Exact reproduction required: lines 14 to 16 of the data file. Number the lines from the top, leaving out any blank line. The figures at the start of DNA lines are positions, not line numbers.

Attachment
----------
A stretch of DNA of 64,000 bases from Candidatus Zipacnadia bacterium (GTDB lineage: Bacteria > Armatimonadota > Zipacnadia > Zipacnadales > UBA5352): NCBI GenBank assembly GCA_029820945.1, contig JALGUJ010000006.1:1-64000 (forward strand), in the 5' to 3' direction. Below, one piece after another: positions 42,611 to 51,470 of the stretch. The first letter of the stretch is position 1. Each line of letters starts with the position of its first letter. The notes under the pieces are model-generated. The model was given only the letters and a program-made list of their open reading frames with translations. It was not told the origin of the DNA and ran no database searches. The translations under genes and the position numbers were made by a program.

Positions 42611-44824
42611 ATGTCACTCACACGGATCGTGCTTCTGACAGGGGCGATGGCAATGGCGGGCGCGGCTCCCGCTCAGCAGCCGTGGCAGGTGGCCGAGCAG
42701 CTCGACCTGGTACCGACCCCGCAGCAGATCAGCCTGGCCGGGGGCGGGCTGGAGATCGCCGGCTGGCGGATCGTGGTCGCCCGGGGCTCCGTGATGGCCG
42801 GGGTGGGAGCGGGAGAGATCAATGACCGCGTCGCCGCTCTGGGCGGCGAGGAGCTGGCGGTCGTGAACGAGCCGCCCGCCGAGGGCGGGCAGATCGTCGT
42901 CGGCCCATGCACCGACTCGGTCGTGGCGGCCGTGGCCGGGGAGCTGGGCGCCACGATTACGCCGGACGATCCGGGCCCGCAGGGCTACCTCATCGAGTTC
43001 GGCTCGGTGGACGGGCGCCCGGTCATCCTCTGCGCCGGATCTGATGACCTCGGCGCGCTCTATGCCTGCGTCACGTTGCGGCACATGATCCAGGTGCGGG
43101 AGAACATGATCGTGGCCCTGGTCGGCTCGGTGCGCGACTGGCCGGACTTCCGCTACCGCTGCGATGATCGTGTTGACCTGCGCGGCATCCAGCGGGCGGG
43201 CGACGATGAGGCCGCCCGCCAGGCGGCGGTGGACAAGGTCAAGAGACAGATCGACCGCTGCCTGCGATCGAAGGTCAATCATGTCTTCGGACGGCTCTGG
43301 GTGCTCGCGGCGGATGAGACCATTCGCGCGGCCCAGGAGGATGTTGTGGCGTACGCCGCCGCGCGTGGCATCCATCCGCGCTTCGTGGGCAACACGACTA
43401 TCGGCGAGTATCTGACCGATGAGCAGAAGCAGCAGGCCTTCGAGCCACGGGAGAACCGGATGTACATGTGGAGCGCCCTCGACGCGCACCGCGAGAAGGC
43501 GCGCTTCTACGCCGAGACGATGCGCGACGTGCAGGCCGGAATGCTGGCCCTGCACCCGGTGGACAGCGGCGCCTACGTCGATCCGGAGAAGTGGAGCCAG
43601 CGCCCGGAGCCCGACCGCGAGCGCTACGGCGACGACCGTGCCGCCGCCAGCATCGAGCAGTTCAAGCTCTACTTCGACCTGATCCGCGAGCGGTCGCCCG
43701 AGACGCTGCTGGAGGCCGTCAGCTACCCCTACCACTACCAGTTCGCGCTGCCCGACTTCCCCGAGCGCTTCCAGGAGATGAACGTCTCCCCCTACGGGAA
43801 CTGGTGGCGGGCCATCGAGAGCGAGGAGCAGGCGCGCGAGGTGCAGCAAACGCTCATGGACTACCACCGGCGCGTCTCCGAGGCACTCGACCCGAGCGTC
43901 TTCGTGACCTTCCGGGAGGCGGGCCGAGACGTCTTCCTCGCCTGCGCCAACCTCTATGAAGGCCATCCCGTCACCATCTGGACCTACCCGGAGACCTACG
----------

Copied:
43701 AGACGCTGCTGGAGGCCGTCAGCTACCCCTACCACTACCAGTTCGCGCTGCCCGACTTCCCCGAGCGCTTCCAGGAGATGAACGTCTCCCCCTACGGGAA
43801 CTGGTGGCGGGCCATCGAGAGCGAGGAGCAGGCGCGCGAGGTGCAGCAAACGCTCATGGACTACCACCGGCGCGTCTCCGAGGCACTCGACCCGAGCGTC
43901 TTCGTGACCTTCCGGGAGGCGGGCCGAGACGTCTTCCTCGCCTGCGCCAACCTCTATGAAGGCCATCCCGTCACCATCTGGACCTACCCGGAGACCTACG